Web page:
The State of DirectX 11 - Image Quality & Performance

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The State of DX11

A few years ago, we discussed the state of DirectX 10 and came back unimpressed. Not only did the available games of the time perform poorly under DirectX 10 on available hardware, image quality gains were nearly non-existent. Switching from DirectX 9 to DirectX 10 dropped performance by half with almost no discernible image quality improvement. Most of the DirectX 10 image quality perks we spotted in the games we checked out were due to specific developer decisions and had little to do with the new API. Now, nearly three years later, we're sorting through yet another mountain of data for yet another new DirectX API iteration, the 11th in the series. Thankfully things are looking up this time around.

We've tested five of the earliest available DirectX 11 titles and we're happy to report that the situation this time around is looking quite favorable for early adopters. While we observed performance hits when switching to DirectX 11 from DirectX 9 in all five games, we also observed a noticeable corresponding image quality improvement. The drop in performance for DirectX 11 in our tests can be attributed to the added image quality. Effects like tessellation, screen-space ambient occlusion, advanced post processing and DX11 exclusive anti-aliasing in some games brought the performance down in our testing, but they also boosted image quality.

What's more, it would seem that some of the games actually performed noticeably better in DirectX 11, compared to DirectX 10 and 9, when the extra image quality features exclusive to DirectX 11 were not enabled, as we observed in Alien vs. Predator. This suggests that DirectX 11 rendering paths can be faster than their DirectX 9 counterparts while maintaining the same image quality level in some scenarios.

In terms of image quality, the new effects and graphical tricks we saw with DX11 added some extra realism not available in DirectX 9. Effects like screen-space ambient occlusion, depth of field, and tessellation really brought the graphics up a notch, adding extra atmosphere and realism to games like Aliens vs Predator, Bad Company 2 and Dirt 2. However, these effects were generally quite subtle and are nothing as dramatic as the image quality changes brought on by DirectX 8 or 9 in the past, which both offered major milestones in shader technology. It's also worth noting that, except for tessellation, these effects are all technically possible without DirectX 11 and compute shaders, as proven by Crysis.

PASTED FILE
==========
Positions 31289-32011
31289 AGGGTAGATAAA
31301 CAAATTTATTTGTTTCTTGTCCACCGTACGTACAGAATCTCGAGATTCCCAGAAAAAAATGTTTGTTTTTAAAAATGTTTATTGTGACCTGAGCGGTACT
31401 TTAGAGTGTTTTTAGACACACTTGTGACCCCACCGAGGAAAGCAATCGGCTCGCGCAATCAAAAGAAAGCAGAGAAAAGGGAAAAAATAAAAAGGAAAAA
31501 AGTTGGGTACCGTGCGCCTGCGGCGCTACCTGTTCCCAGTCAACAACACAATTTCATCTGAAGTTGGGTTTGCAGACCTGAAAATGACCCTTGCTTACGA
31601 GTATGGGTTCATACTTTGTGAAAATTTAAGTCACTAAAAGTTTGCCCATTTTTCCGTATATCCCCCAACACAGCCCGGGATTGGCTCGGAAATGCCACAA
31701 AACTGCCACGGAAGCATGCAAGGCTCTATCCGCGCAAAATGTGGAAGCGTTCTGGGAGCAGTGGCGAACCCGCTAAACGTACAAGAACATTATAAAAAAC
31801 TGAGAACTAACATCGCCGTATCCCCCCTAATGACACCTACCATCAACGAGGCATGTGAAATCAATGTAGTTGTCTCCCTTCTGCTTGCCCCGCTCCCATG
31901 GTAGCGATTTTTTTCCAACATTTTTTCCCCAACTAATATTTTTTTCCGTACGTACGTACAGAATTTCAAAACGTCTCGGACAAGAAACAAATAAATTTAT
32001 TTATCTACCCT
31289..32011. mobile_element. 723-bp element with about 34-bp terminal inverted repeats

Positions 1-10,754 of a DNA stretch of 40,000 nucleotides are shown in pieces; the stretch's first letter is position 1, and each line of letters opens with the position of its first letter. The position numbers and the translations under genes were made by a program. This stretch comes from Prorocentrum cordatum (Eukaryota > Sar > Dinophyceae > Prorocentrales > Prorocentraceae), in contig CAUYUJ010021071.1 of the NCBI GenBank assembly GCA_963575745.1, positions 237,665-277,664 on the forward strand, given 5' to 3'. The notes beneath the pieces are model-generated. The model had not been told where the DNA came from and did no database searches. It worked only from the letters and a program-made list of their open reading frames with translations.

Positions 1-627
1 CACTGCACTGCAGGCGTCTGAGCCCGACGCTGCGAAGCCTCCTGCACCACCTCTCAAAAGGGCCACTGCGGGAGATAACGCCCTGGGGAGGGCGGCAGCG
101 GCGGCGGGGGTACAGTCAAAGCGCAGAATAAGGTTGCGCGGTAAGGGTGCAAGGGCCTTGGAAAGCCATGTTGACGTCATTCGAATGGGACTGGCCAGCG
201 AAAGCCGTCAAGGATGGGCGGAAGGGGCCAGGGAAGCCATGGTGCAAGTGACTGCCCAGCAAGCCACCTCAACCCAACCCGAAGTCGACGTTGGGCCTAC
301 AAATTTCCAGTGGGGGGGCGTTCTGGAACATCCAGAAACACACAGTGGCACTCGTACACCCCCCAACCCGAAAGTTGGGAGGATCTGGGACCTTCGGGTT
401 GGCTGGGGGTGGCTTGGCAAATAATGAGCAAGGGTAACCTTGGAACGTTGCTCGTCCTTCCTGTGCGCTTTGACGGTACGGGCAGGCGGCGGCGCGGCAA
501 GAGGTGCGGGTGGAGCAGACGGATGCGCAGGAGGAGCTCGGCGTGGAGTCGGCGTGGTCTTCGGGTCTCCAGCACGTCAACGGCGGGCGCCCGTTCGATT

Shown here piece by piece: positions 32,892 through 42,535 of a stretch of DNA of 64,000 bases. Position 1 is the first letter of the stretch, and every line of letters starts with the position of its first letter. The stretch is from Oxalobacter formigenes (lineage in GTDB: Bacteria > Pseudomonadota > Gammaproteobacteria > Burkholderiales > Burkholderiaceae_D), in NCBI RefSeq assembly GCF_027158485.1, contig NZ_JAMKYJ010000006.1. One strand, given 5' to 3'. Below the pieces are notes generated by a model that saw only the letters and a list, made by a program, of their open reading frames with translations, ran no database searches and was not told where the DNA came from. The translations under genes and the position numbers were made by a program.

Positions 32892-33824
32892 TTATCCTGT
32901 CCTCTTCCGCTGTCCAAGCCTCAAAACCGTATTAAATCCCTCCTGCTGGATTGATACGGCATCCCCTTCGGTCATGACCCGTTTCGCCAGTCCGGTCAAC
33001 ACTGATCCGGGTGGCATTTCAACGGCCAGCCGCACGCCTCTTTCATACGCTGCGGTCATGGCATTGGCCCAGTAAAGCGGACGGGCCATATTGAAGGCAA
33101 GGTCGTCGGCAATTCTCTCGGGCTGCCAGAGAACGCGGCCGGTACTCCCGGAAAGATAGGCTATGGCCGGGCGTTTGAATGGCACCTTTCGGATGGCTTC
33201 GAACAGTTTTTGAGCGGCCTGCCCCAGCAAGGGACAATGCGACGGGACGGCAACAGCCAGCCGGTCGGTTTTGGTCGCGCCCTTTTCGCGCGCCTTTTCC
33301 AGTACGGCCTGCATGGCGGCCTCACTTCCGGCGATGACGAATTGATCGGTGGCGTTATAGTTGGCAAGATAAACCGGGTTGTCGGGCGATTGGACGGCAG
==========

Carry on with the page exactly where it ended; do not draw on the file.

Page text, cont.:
DirectX 11's hardware tessellation and DirectCompute API have great potential, but currently they're being used to implement effects we've seen before since Crysis was introduced. While that certainly doesn't sound very impressive, keep in mind that although the graphical effects are nothing new, DirectCompute now makes them much more efficient. So efficient, that all five games were able to run at full HD resolution (1920x1200) with all the graphics setting cranked to max without much trouble, even on the affordable $150 Radeon 5770. This means that game developers will be much more willing and likely to implement these effects in their titles, so watch for them in the coming months. Overall, performance in currently available DirectX 11 games is excellent.

Is DirectX 11 Worth Your Time?
Ultimately DirectX 10 will be remembered as a stepping stone. It was a necessary evil that helped rid the DirectX API of over a decade of legacy dead weight. We predict it will be overshadowed in the memories of most gamers by DirectX 11 which looks like it will finally make much of the hype originally created for DirectX 10 a reality. Currently available DirectX 11 titles and hardware really delivers, both in terms of performance and image quality, though arguably not quite at the same time. If you've held out on Vista and DirectX 10, and have been waiting to see if something better comes along before leaving your beloved DirectX 9 WinXP gaming platform behind... well, it appears to be here and it's called DirectX 11.

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